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Thursday, 24 May, 2001, 12:40 GMT 13:40 UK
Pro-life party loses TV fight
A pro-life political party has lost its High Court legal challenge against the BBC who refused to transmit its broadcast election because it did not meet taste and decency guidelines.
The ProLife Alliance - which campaigns against abortion and euthanasia - began legal action on Wednesday, accusing the BBC and the independent television authorities of unlawfully blocking the broadcast.
But the hearing concluded shortly after 1200BST on Thursday that broadcasters were not trying to "gag" the party but merely protect viewers from offensive images which included graphic footage of aborted foetuses.
Mr Justice Scott Baker refused the party permission to apply for judicial review and ruled that there was no duty for a political party to "to broadcast any images he likes, however offensive they may be."
The BBC maintained that the broadcast - intended for screening in Wales - could not be shown in its present form because some images might have offend members of the public.
Upholding that decision, the judge added: "The BBC is not preventing the election broadcast from taking place.
Court of Appeal
"It is simply saying that it cannot condone these images of an offensive nature."
Mr Justice Scott Baker rejected an application for leave to appeal but ProLife spokesman Bruno Quintavalle said the party intended to ask the Court of Appeal hear the case.
Speaking on BBC Wales, prospective parliamentary candidate Madeline Jeremy said: "Abortion is a topic where the truth should come out. The The BBC always prides itself on showing the truth in documentaries.
"I feel that Wales is owed the truth about this."
The ProLife Alliance mounted a similar legal challenge during the 1997 general election campaign after the BBC made a similar decision.
In the most recent case, David Anderson QC, who appeared for ProLife, told the court that the alliance was a political party which had put up enough political candidates for the pending general election to entitle it to a single party election broadcast in Wales - though not in England and Scotland.
Seven candidates are standing in Wales, out of a total of 36 across the UK.
However, the BBC decided the intended broadcast would not comply with its producers' guidelines.
The Independent Television Commission said the broadcast would be against the programme code because pictures were used to depict the consequences of abortion, said Mr Anderson.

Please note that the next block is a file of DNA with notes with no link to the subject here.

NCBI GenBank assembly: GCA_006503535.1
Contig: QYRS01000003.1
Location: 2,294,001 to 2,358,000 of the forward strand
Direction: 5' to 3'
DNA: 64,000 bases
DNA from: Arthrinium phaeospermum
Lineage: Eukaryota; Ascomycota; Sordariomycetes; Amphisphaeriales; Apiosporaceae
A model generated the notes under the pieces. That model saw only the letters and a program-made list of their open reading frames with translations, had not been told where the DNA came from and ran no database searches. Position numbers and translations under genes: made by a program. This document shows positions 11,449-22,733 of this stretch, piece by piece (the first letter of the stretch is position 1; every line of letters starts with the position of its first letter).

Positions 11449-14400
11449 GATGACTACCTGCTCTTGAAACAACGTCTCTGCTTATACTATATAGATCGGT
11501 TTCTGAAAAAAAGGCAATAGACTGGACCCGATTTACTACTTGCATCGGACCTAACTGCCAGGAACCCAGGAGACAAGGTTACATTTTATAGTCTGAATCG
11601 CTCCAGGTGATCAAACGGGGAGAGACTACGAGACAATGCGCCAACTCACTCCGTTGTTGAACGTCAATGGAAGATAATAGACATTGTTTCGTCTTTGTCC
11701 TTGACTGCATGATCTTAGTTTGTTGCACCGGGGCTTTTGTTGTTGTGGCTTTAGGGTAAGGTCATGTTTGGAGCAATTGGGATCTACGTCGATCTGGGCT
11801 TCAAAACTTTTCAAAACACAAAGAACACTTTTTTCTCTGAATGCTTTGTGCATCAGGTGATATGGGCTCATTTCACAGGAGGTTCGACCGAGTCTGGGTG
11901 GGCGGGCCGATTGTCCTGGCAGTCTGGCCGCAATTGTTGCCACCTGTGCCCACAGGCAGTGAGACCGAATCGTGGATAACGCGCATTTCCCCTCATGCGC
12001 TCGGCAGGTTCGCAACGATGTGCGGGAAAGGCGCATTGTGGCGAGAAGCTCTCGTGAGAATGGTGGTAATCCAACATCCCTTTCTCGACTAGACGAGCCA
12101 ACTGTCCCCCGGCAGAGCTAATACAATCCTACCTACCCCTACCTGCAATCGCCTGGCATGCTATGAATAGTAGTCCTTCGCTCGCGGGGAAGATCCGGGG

ProLife wanted to place it on the political agenda where it belonged, Mr Anderson said.
To do so, it was necessary "to let people know what is involved in this commonly-performed operation that is, of course, lawful and the majority of cases paid for out of public funds".
He argued that pictures were necessary in the broadcast to bring home the reality of what the alliance considered to be the taking of human life.
Mr Anderson told Mr Justice Scott Baker that the media block on the images ProLife wanted to broadcast amounted to an interference with its rights under Article 10 of the European Convention on Human Rights, which guaranteed freedom of expression.
But David Pannick QC, appearing for the BBC, argued the broadcasters were not restricting the ability of ProLife "to say what is likes about the evils, as it perceives them, of our abortion laws".
And, he added: "It is not hindered in any way. It is only being prevented from broadcasting particularly unpleasant images into people's homes."
The BBC's actions were "proportionate", he said.
The interests of ProLife, which was facing only "modest" restrictions, had been properly balanced against the interests of the community as a whole and its right to be protected from having images of aborted babies on their television screens.
Mr Pannick added: "The claimant is not the only person who has rights. Other people, too, have rights. "They have the right to be protected against having these disturbing images being broadcast into their homes".
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